THE ART OF LISTENING

Our greatest  failure as plaintiff’s trial lawyers  is  not listening with concentration. We don’t really listen to everything the juror is saying  or in a nonverbal way communicating  to us in jury selection. We don’t do a  good job of making  it clear to that juror that we have heard and accept in a totally nonjudgmental way whatever they have told  us. We  don’t carefully listen to the witness testifying in order to know how  to follow up. Listening is an important  trial and  lawyer skill.

At the Spence Trial College the psychodrama leaders  conduct what is called “the listening exercise.” Its purpose is to teach lawyers to be active listeners.  The person speaking sits  in a chair  and the listener sits  in a chair  alongside but  slightly behind. The  speaker begins  to describe something. The listener tries  to reflect what the speaker is saying  or feeling  simply.  They do not give advice nor say anything other then reflect back in a way that demonstrates total concentration and understanding of  what is being said. It is more difficult than you would think to be the listener

As an aside, during the 1940’s and 1950’s  a psychologist, Carl  Rogers, was well none  for  what  he called “non-directive” therapy. He believed people had the ability within themselves to find  solutions and  know  what to  do once  they clearly understood the situation.  He believed that people were fundamentally good and a desire to become the best people they could be. His approach was  to avoid guidance, direction and advice on  what to do  or think. Instead, he would continually show  his clients  he  was totally listening to what they were saying and would reflect  back to them their  statements, feelings  and descriptions as  accurately as possible. By being  a “mirror” the client would begin to  see the whole  picture and would  figure  out  for themselves the correct solution. You can watch Carl Rogers do this on Youtube.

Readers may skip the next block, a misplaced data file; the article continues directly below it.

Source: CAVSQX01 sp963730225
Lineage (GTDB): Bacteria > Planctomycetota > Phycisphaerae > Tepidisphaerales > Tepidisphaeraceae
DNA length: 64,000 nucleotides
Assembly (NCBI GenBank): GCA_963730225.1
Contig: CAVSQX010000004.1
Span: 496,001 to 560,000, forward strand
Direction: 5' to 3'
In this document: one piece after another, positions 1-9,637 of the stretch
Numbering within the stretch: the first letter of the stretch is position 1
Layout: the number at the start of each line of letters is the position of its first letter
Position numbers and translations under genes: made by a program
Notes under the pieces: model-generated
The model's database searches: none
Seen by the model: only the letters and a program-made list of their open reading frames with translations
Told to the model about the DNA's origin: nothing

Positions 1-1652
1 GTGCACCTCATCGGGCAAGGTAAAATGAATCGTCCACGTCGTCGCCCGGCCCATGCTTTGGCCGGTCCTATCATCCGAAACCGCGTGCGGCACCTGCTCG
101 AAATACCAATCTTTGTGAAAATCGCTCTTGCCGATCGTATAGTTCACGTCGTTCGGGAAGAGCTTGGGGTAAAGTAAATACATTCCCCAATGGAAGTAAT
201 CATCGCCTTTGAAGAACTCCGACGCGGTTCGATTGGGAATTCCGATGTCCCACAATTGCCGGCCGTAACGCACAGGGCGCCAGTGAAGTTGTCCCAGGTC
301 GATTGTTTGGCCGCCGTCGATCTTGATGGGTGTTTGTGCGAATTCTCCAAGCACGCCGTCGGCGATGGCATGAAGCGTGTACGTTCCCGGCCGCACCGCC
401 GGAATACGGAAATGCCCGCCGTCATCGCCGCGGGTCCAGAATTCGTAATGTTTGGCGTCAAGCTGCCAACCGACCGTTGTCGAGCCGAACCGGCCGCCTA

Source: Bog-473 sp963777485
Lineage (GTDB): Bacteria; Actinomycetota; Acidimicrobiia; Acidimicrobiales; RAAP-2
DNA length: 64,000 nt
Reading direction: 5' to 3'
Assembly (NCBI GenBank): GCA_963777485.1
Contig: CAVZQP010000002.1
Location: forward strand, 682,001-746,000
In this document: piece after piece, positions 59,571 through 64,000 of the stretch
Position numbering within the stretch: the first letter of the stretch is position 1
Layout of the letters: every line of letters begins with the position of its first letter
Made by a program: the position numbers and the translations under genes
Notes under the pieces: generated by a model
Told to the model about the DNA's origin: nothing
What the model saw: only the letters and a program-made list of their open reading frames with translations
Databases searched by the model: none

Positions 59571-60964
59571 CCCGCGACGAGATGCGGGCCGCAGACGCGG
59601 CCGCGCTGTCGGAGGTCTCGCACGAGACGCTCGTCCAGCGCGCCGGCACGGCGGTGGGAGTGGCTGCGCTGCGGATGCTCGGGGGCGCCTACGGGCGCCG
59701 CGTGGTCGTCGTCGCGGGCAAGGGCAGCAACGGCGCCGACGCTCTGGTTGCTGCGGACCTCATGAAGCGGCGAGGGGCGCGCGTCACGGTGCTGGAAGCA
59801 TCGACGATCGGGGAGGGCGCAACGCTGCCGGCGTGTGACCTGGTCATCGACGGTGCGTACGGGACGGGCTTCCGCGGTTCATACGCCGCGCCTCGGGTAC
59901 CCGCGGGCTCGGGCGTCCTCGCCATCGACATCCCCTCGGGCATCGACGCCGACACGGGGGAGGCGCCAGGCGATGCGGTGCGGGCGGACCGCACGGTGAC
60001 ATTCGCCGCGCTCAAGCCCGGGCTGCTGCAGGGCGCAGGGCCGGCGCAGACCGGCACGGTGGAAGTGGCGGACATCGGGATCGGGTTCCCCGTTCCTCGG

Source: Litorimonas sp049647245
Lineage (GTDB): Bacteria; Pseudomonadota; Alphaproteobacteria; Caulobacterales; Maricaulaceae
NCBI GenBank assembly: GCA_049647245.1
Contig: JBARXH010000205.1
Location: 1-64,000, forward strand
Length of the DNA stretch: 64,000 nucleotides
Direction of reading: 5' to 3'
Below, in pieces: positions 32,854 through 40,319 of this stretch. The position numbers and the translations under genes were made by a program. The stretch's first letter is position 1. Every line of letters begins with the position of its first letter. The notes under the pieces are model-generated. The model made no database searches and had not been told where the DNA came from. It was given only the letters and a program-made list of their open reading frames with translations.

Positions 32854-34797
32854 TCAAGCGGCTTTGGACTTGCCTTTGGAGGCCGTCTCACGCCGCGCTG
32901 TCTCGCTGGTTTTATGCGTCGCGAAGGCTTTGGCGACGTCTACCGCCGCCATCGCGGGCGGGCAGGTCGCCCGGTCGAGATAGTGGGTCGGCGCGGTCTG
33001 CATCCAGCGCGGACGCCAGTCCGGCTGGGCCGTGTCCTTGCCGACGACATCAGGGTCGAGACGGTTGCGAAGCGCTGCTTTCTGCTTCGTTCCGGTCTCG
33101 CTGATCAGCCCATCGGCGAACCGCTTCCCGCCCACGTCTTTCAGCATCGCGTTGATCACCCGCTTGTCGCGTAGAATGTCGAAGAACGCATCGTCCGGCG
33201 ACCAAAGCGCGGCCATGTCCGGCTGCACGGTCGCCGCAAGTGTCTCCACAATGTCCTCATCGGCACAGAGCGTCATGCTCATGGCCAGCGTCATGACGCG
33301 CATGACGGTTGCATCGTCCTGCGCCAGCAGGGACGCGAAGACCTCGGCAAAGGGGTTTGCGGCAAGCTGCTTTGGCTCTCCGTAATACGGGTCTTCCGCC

I suggest it is far more important for the other person to know we really were listening  then it is to try to  tell them what to do about a  problem.  It  also creates  a bond with a  juror who  knows you were really concentrating  on what  they said. When we are  listening for what was  not verbalized through intense concentration and focus we learn so much more. Let’s slow down and really listen. My friend Gerry Spence is fond of the expression “watchful waiting” which means a slow pace of listening and acting  in trial. Not immediately reacting with a knee jerk like reaction, but reflecting and calmly dealing with an issue. It means a slow pace with pauses  in talking to jurors and witnesses. It means a  slow focused concentration  in a trial.

As an example  of  our not  listening, the Honeywell company ran a full page ad  in the Sunday New York times promoting a thermostat with voice control. The layout was a series  of paragraphs about listening. I thought it was an effective ad and it was a wonderful illustration of the lack of listening to each other in today’s world. The paragraphs were:

“No one listens anymore. Somewhere there’s trash filled up to the rim. Because your son doesn’t  listen to you.

Shoes torn to  shreds . Because your dog doesn’t  listen to you.

Dirty dishes fill the sink. Because no one listens to you.

Wouldn’t  it be nice if someone heard you?

Introducing  the first thermostat built to listen. Your voice, your control.”

So, while it  doesn’t seem to be such a big deal and  while we tend to think we already know about listening as well as crediting ourselves as good listeners, too often the truth  is otherwise. Let’s pay attention to this art and learn to do it better. Let’s start listening.

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